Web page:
On the proposed private certification of building works in Hong Kong

On the proposed private certification of building works in Hong Kong Purpose – The responsibility for ensuring the safety and standard of building works in Hong Kong has long rested with the government. In 2003, the government proposed a new control regime to streamline the process of building proposal approval by allowing private‐sector practitioners to certify certain types of minor building works. The purpose of this paper is to consider the likely effectiveness of the proposed regime by examining the views of local building professionals. Design/methodology/approach – Following an overview of the government's initiative in private certification of building works, a literature review is conducted to collate the collective views of the local professional institutions about the proposals. A total of 90 local architects, building surveyors and structural engineers in the private and public sectors are then interviewed using a structured questionnaire. Findings – The proposed regime is generally perceived as having the capacity to speed up the process of building proposal approval whilst also improving overall standards of building performance in Hong Kong. Concerns are however expressed about the clarity of the definition of minor works, and about the level of professional competence of the private certifiers. The respondents also expressed further general concern over the adequacy of government support offered to the private certifiers under the proposed system. Research limitations/implications – Stakeholders of the proposed minor works regime are not confined to building professionals such as architects, engineers and building surveyors, but also include contractors and the general public as a whole. Owing to limited resources, only the views of the local building professionals are solicited. Practical implications – The findings of this study provide valuable insights for public administrators into the design and subsequent operation of the new regime. They will also assist the Hong Kong Government in making more informed decisions about the future streamlining of the building control system without, at the same time, sacrificing the overall building safety of the city. Originality/value – This is the first published study on the views of building professionals from different professional backgrounds on the proposed private certification regime. http://www.deepdyve.com/assets/images/DeepDyve-Logo-lg.png International Journal of Law in the Built Environment Emerald Publishing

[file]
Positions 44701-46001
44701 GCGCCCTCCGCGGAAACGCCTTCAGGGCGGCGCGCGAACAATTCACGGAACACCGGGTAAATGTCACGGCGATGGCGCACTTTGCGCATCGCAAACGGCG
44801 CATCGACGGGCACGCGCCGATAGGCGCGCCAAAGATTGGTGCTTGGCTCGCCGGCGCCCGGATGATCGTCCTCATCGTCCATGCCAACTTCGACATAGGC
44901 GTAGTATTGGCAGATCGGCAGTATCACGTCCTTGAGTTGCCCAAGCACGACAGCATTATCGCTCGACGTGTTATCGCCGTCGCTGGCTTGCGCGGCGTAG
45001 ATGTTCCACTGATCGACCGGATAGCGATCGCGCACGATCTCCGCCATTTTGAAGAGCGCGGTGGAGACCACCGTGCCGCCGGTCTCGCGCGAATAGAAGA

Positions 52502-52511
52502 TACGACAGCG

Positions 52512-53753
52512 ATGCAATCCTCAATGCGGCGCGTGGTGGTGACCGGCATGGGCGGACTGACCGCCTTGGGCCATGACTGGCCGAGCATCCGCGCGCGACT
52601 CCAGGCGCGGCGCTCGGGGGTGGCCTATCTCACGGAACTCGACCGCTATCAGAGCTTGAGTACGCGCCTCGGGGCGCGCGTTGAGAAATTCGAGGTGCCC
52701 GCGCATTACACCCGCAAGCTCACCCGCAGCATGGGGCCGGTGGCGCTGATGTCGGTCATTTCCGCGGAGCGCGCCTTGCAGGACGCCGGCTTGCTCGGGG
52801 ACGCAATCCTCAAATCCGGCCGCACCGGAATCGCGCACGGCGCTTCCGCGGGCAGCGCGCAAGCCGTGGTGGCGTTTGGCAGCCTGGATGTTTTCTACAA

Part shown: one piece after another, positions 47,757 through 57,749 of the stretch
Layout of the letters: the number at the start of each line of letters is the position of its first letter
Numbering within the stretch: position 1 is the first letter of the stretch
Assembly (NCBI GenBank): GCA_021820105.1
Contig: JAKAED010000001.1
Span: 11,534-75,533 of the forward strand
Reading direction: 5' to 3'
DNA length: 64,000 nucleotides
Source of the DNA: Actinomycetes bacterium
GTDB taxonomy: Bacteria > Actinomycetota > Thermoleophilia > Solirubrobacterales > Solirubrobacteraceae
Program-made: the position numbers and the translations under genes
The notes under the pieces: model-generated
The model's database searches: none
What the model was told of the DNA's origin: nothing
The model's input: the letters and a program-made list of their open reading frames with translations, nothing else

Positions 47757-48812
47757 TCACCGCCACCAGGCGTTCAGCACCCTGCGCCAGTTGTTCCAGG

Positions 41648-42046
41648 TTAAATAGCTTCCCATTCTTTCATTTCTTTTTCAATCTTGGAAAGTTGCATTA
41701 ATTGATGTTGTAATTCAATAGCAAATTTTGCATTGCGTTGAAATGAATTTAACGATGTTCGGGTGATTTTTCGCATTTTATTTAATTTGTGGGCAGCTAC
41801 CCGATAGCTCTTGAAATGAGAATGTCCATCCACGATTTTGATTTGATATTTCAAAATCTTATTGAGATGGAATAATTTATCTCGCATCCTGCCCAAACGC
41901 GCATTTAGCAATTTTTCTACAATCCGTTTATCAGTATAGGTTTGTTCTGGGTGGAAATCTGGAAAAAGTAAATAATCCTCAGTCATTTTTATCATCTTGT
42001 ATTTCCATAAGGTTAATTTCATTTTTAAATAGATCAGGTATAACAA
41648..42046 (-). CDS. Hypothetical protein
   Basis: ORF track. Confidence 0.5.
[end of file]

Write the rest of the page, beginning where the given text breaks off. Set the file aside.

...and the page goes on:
On the proposed private certification of building works in Hong Kong

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Publisher
Emerald Publishing
Copyright
Copyright © 2009 Emerald Group Publishing Limited. All rights reserved.
ISSN
1756-1450
DOI
10.1108/17561450911001270
Publisher site
See Article on Publisher Site

Abstract

Purpose – The responsibility for ensuring the safety and standard of building works in Hong Kong has long rested with the government. In 2003, the government proposed a new control regime to streamline the process of building proposal approval by allowing private‐sector practitioners to certify certain types of minor building works. The purpose of this paper is to consider the likely effectiveness of the proposed regime by examining the views of local building professionals. Design/methodology/approach – Following an overview of the government's initiative in private certification of building works, a literature review is conducted to collate the collective views of the local professional institutions about the proposals. A total of 90 local architects, building surveyors and structural engineers in the private and public sectors are then interviewed using a structured questionnaire. Findings – The proposed regime is generally perceived as having the capacity to speed up the process of building proposal approval whilst also improving overall standards of building performance in Hong Kong. Concerns are however expressed about the clarity of the definition of minor works, and about the level of professional competence of the private certifiers. The respondents also expressed further general concern over the adequacy of government support offered to the private certifiers under the proposed system. Research limitations/implications – Stakeholders of the proposed minor works regime are not confined to building professionals such as architects, engineers and building surveyors, but also include contractors and the general public as a whole. Owing to limited resources, only the views of the local building professionals are solicited. Practical implications – The findings of this study provide valuable insights for public administrators into the design and subsequent operation of the new regime. They will also assist the Hong Kong Government in making more informed decisions about the future streamlining of the building control system without, at the same time, sacrificing the overall building safety of the city. Originality/value – This is the first published study on the views of building professionals from different professional backgrounds on the proposed private certification regime.

Journal

International Journal of Law in the Built EnvironmentEmerald Publishing

Published: Oct 2, 2009

Keywords: Hong Kong; Buildings; Building specifications; Technical regulations

References

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